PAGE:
When most people think about the Netherlands, images of tulips and peaceful pot smoking residents spring to mind. Bring up soccer, and most will think of Johan Cruyuff, the Dutch player thought to rival Pele in preternatural skill, and Ajax, one of the most influential soccer clubs in the world whose academy system for young athletes has been replicated around the globe (and most notably by Barcelona and the 2010 world champions, Spain).But as international bestselling author Simon Kuper writes in Ajax, The Dutch, The War: Soccer in Europe During the Second World War , the story of soccer in Holland cannot be understood without investigating what really occurred in this country during WWII. For decades, the Dutch have enjoyed the reputation of having a good war." The myth is even resonant in Israel where Ajax is celebrated. The fact is, the Jews suffered shocking persecution at the hands of Dutch collabourators. Holland had the second largest Nazi movement in Europe outside Germany, and in no other country except Poland was so high a percentage of Jews deported.Kuper challenges Holland's historical amnesia and uses soccer,particularly the experience of Ajax, a club long supported by Amsterdam's Jews,as a window on wartime Holland and Europe. Through interviews with Resistance fighters, survivors, wartime soccer players and more, Kuper uncovers this history that has been ignored, and also finds out why the Holocaust had a profound effect on soccer in the country.Ajax produced Cruyuff but was also built by members of the Dutch resistance and Holocaust survivors. It became a surrogate family for many who survived the war and its method for producing unparalleled talent became the envy of clubs around the world. In this passionate, haunting and moving work of forensic reporting, Kuper tells the breathtaking story of how Dutch Jews survived the unspeakable and came to play a strong role in the rise of the most exciting and revolutionary style of soccer , Total Football" , the world had ever seen.

Abacus

Slipless In Settle

Harry Pearson
Authors:
Harry Pearson

Slipless in Settle is a sentimental journey around club cricket in the north of England, a world far removed from the clichéd lengthening-shadows-on-the-village-green image of the summer game. This is hardcore cricket played in former pit villages and mill towns. Winner of the 2011 MCC Cricket Book of the Year, it is about the little clubs that have, down the years, produced some of the greatest players Britain has ever seen, and at one time spent a fortune on importing the biggest names in the international game to boost their battle for local supremacy.Slipless in Settle is a warm, affectionate and outrageously funny sporting odyssey in which Andrew Flintoff and Learie Constantine rub shoulders with Asbo-tag-wearing all-rounders, there's hot-pot pie and mushy peas at the tea bar, two types of mild in the clubhouse, and a batsman is banned for a month for wearing a fireman's helmet when going out to face Joel Garner . . .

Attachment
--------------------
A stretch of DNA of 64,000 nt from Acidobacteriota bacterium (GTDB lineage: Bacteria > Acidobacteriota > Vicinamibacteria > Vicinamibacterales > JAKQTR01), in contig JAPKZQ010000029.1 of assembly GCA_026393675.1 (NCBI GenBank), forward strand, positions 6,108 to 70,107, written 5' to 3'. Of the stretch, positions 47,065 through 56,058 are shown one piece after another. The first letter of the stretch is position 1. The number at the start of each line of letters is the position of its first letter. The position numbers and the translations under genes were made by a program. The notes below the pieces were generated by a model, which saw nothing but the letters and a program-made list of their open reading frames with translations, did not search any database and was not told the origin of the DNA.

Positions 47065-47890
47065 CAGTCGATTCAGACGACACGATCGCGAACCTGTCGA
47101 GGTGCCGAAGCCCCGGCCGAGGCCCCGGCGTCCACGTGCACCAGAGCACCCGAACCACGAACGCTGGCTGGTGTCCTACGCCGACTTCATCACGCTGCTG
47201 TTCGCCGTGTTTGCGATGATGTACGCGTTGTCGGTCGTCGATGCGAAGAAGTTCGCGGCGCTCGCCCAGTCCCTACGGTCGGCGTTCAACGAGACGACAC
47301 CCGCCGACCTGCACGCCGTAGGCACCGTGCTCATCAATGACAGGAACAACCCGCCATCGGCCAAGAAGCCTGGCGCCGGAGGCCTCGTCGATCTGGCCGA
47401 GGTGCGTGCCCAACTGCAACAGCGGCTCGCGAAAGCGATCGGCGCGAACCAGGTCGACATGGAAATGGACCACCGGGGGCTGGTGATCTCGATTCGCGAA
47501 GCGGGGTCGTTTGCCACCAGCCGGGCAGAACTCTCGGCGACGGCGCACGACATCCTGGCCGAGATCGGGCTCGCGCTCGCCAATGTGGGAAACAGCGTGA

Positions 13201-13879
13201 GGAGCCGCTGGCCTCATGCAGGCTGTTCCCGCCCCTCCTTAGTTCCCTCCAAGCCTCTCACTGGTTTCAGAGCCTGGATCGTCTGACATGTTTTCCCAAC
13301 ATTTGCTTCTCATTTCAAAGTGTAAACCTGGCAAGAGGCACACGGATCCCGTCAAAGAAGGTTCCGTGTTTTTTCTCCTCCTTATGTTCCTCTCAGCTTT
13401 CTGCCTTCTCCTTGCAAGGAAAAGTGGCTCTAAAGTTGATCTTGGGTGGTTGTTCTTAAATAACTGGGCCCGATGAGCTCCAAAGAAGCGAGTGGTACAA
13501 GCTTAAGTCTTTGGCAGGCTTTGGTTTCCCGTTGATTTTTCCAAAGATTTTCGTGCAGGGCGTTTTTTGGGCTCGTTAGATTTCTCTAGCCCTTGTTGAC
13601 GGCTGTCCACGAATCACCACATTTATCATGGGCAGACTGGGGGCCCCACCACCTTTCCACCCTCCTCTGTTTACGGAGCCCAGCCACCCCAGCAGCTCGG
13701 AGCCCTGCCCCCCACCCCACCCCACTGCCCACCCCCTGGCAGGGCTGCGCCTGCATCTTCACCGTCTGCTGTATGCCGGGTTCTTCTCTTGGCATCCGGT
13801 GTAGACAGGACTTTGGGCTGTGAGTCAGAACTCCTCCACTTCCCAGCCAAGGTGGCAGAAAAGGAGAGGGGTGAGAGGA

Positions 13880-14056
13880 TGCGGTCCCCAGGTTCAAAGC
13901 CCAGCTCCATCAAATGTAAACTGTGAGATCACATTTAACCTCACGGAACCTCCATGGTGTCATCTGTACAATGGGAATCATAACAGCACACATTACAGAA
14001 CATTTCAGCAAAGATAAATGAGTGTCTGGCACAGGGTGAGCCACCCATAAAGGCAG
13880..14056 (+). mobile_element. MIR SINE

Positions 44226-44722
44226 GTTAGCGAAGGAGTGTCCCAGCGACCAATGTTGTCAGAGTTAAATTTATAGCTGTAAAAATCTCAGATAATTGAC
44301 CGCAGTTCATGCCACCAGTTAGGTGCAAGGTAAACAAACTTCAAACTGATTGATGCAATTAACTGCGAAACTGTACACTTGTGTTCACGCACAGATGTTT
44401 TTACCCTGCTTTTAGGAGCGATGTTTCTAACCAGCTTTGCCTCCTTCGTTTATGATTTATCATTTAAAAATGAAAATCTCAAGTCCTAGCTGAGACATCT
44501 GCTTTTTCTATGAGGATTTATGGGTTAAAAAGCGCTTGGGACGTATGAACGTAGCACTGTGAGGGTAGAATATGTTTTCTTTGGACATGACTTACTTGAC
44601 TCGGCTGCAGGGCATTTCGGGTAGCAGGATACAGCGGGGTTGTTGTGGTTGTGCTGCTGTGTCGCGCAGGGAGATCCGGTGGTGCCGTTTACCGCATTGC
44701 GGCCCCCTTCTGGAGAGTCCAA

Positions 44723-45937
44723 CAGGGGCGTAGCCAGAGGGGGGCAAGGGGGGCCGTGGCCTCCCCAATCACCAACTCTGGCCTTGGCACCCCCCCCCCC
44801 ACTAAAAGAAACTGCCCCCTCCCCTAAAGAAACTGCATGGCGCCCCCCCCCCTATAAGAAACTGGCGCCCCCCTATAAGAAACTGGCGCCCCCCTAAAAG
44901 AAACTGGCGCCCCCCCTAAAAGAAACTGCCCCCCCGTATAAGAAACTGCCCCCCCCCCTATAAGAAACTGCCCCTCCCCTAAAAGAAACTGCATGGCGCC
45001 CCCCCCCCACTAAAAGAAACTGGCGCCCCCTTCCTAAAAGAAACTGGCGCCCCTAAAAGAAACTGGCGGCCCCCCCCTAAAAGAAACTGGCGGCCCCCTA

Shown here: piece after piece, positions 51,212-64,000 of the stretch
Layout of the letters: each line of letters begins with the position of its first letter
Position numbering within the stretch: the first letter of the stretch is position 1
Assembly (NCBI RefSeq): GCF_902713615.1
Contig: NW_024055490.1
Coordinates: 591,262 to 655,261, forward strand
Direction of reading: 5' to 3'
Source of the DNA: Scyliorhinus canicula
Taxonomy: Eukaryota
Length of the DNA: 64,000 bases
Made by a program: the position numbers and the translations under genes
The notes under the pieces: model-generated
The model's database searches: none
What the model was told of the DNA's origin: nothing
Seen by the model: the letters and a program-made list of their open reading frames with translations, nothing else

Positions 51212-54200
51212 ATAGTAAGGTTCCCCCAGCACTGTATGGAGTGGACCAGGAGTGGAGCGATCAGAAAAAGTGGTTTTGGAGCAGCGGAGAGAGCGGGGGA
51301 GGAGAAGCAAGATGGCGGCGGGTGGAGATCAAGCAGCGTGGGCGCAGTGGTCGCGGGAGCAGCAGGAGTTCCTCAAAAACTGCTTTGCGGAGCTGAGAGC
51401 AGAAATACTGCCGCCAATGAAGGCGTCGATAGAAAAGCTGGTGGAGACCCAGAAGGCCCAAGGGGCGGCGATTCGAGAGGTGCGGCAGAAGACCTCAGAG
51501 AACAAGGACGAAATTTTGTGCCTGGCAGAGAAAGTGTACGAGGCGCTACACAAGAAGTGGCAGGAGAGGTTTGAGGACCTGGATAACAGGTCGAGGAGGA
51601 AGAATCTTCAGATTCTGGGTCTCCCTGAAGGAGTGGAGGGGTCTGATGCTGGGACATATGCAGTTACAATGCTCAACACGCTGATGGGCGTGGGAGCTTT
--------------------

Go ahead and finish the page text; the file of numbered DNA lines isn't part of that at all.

Constable

Cupcakes and Kalashnikovs

Eleanor Mills
Authors:
Eleanor Mills

Many female journalists came to the fore during the first and second world wars, and their perspective was very different to that of their male peers, who were reporting from the field. Specifically, they often wrote about war from the perspective of those left at home, struggling to keep the household afloat. And with 'How it feels to be forcibly fed' (1914) by Djuna Barnes, one of the world's very first experiential, or 'gonzo' journalists, came a new age of reporting.Since then, women have continued to break new ground in newspapers and magazines, redefining the world as we see it. Many of the pieces here feel almost unsettlingly relevant today -- the conclusions Emma 'Red' Goldman drew in her 1916 'The social aspects of birth control', Maddy Vegtel's 1930s article about becoming pregnant at 40, Eleanor Roosevelt's call for greater tolerance after America's race riots in 1943. Many have pushed other limits: Naomi Wolf's Beauty Myth brought feminism to a new generation; Helen Fielding's Bridget Jones caused a media revolution; Ruth Picardie's unflinchingly honest column about living with cancer in 1997 brought a wave of British candour and a host of imitators; and when two iconic women come face to face, we have at one end Dorothy Parker on Isadora Duncan (1928) and at the other Julie Burchill on Margaret Thatcher (2004). This collection of superlative writing, selected by the Sunday Times's most senior female editor, brings together the most influential, incisive, controversial, affecting and entertaining pieces of journalism by the best women in the business. Covering: War; Crime; Politics & Society; Sex & Romance; Body Image & Health; Family, Friendship & Birth; Emancipation & Having it All; Hearth & Home; Icons & Interviews. Including: Lynn Barber, Djuna Barnes, Julie Burchill, Angela Carter, Marie Colvin, Jilly Cooper, Joan Didion, Margaret Drabble, Helen Fielding, Zelda Fitzgerald, Kathryn Flett, Martha Gellhorn, Nicci Gerrard, Emma Goldman, Germaine Greer, Nicola Horlick, Erica Jong, Jamaica Kincaid, India Knight, Christina Lamb, Daphne du Maurier, Nancy Mitford, Suzanne Moore, Camille Paglia, Sylvia Pankhurst, Dorothy Parker, Allison Pearson, Ruth Picardie, Erin Pizzey, Eleanor Roosevelt, Zadie Smith, Susan Sontag, Gloria Steinem, Martha Stewart, Mary Stott, Jill Tweedie, Rebecca West, Zoe Williams, Jeanette Winterson, Naomi Wolf.

Abacus

Racing Pigs And Giant Marrows

Harry Pearson
Authors:
Harry Pearson

Following his acclaimed book about football in the north-east,THE FAR CORNER, Harry Pearson vowed that his next project would not involve hanging around outdoors on days so cold that itinerant dogs had to be detached from lamp-posts by firemen. It would be about the summer: specifically, about a summer of shows and fairs in the north of England.Encompassing such diverse talents as fell-running, tupperware-boxing and rabbit fancying (literally), and containing many more jokes about goats than is legal in the Isle of Man, Racing Pigs and Giant Marrows is without doubt the only book in existence to explain the design faults of earwigs and expose English farmers' fondness for transvestism. Warm, wise and very funny, it confirms increasing suspicions that Harry Pearson is really quite good.

Abacus

The Far Corner

Harry Pearson
Authors:
Harry Pearson

A book in which Wilf Mannion rubs shoulders with The Sunderland Skinhead: recollections of Len Shakleton blight the lives of village shoppers: and the appointment of Kevin Keegan as manager of Newcastle is celebrated by a man in a leather stetson, crooning 'For The Good Times' to the accompaniment of a midi organ, THE FAR CORNER is a tale of heroism and human frailty, passion and the perils of eating an egg mayonnaise stottie without staining your trousers.